The readings collected in Organizational Sociology are organized so as to direct attention to the six major theoretical traditions which have emerged since the 1960s to guide research and interpretation of organizational structure and performance. The traditions reviewed are: Contingency theory, Resource dependence. Population and Community ecology, Transactions costs economics, Neo-Marxist theory and Institutional Theory. Major statements of each theory are presented together with examples of related empirical research. A concluding section provides examples of recent attempts to combine and integrate two or more of these theories, as analysts attempt to account for some aspects of organization. Rather than pitting one perspective against another, contemporary analysts are more likely to selectively combine elements from several theories in order to better understand the phenomenon of interest.
Table of Contents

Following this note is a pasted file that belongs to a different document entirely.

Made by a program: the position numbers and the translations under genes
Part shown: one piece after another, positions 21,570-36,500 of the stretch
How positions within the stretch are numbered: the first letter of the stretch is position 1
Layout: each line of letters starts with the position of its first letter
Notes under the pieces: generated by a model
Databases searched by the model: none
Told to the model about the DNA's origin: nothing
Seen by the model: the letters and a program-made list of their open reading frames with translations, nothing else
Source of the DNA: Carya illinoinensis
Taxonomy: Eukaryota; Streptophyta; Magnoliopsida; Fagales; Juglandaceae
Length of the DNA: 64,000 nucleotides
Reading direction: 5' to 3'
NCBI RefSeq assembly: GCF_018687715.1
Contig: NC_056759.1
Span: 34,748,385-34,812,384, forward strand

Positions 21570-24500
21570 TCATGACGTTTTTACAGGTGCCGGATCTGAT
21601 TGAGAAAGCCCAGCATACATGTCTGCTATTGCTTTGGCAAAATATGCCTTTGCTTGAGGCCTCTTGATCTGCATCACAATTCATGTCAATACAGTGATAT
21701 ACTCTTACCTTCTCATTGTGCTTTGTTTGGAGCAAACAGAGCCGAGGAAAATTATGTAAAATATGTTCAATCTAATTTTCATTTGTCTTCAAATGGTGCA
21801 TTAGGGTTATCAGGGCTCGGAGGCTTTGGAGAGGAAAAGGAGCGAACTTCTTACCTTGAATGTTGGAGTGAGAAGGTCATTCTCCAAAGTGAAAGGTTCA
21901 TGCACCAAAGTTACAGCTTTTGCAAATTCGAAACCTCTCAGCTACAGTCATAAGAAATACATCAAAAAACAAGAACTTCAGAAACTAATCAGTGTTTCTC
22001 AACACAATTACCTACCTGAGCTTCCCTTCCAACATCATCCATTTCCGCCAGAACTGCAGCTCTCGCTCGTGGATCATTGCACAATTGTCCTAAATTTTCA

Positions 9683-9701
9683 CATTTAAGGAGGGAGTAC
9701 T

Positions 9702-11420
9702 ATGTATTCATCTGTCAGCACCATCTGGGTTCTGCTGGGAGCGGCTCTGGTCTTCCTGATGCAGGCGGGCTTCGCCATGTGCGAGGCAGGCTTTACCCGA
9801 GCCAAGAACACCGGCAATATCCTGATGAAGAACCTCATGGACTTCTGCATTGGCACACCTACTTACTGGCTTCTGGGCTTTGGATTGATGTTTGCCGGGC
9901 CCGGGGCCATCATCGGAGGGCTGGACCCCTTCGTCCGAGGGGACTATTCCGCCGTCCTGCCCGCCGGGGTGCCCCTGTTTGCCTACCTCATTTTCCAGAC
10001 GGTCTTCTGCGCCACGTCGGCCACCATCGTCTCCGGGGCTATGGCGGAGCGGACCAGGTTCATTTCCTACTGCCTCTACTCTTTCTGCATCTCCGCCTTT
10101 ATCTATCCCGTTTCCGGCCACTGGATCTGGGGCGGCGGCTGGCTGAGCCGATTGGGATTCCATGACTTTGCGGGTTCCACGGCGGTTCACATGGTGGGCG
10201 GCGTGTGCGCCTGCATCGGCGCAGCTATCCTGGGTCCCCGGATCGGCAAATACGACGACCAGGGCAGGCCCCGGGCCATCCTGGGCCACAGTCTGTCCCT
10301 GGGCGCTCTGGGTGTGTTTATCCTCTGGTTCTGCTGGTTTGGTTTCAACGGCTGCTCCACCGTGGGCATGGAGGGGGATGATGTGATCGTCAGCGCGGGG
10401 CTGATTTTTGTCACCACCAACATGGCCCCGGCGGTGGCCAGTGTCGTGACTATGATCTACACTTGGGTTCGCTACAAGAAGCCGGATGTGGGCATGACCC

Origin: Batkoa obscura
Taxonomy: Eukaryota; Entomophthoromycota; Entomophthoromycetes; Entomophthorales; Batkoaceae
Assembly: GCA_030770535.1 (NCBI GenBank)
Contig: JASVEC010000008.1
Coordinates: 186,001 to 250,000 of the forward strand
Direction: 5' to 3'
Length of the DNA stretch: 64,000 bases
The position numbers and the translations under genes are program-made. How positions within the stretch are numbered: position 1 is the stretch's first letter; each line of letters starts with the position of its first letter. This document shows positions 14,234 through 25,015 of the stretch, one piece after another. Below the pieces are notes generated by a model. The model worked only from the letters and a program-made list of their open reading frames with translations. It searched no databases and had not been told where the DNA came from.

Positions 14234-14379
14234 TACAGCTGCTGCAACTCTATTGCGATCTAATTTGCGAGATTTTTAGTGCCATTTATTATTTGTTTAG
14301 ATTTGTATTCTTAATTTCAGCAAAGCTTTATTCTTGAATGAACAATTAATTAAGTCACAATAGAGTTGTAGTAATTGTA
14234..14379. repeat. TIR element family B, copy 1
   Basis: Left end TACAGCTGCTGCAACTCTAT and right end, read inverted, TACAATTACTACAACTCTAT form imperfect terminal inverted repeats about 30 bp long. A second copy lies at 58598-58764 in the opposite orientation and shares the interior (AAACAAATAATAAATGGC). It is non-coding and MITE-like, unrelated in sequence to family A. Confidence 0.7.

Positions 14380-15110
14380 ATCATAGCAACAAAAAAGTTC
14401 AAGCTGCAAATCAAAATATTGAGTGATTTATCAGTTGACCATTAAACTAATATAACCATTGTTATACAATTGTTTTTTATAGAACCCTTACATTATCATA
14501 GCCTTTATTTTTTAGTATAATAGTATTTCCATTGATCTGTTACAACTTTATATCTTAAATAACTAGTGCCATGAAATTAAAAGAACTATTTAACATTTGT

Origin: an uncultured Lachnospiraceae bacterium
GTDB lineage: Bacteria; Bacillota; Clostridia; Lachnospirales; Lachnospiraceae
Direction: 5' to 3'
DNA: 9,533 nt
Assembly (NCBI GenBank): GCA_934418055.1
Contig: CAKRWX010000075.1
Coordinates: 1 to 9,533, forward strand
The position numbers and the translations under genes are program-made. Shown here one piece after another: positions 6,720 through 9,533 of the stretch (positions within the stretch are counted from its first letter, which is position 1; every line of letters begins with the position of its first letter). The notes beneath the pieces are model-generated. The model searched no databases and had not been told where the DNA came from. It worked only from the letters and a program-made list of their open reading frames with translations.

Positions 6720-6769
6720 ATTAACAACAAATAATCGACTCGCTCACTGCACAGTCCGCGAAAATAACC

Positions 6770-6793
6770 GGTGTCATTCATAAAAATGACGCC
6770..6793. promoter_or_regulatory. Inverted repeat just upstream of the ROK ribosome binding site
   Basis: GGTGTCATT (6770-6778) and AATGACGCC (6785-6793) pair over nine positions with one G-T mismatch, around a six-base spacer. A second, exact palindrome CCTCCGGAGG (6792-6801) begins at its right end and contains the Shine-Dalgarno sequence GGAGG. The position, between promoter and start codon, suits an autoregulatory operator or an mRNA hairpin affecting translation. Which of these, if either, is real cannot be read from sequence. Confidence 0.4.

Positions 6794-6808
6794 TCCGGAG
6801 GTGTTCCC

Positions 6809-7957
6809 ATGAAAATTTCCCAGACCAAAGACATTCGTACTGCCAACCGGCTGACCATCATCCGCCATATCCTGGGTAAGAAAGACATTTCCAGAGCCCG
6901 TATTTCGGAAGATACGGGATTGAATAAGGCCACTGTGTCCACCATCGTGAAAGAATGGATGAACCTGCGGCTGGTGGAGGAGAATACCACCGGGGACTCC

Contents: Introduction: Contingency Theory: Organization design: an information processing view, Jay R. Galbraith; Organizational structure, environment and performance: the role of strategic choice, John Child; Alternative forms of fit in contingency theory, Robert Drazin and Andrew H. van den Ven; Organizational structures in Japanese and US manufacturing, James R. Lincoln, Mitsuyo Hanada and Kerry McBride. Resource Dependence Theory: The business firm as a political coalition, James G. March; A strategic contingencies theory of intraorganizational power, D.J. Hickson; C.R. Hinings, C.A. Lee, R.E. Schneck and J.M. Pennings; Merger as a response to organizational interdependence, Jeffrey Pfeffer; Testing a structural theory of corporate cooptation, Ronald S. Burt, Kenneth P. Christman and Harold C. Kilburn Jr. Interorganizational Directorate Ties as a Strategy for Avoiding Market Constraints on Profits: Population and Community Ecology: The population ecology of organizations, Michael T. Hannan and John Freeman; The ecology of organizational founding: American labor unions 1836-1985, Michael T. Hannan and John Freeman; The 2 ecologies: population and community perspectives on organizational evolution, W. Graham Astley; Technological discontinuities and organizational environments, Michael L. Tushman and Philip Anderson. Transactions Costs Money: The economics of organization: the transaction cost approach, Oliver E. Williamson; Organizational structure and economic performance: a test of the multidivisional hypothesis, Henry Ogden Armour and David J. Teece; A transaction cost approach to make-or-buy decisions, Gordon Walker and David Weber; Price and authority in inter-profit center transactions, Robert G. Eccles and Harrison C. White. Neo-Marxist: Towards a sociology of organizational structure, Graeme Salaman; The deskilling controversy, Paul Attewell; Corporate control and corporate rule: Britain in an international perspective, John Scott. Institutional Theor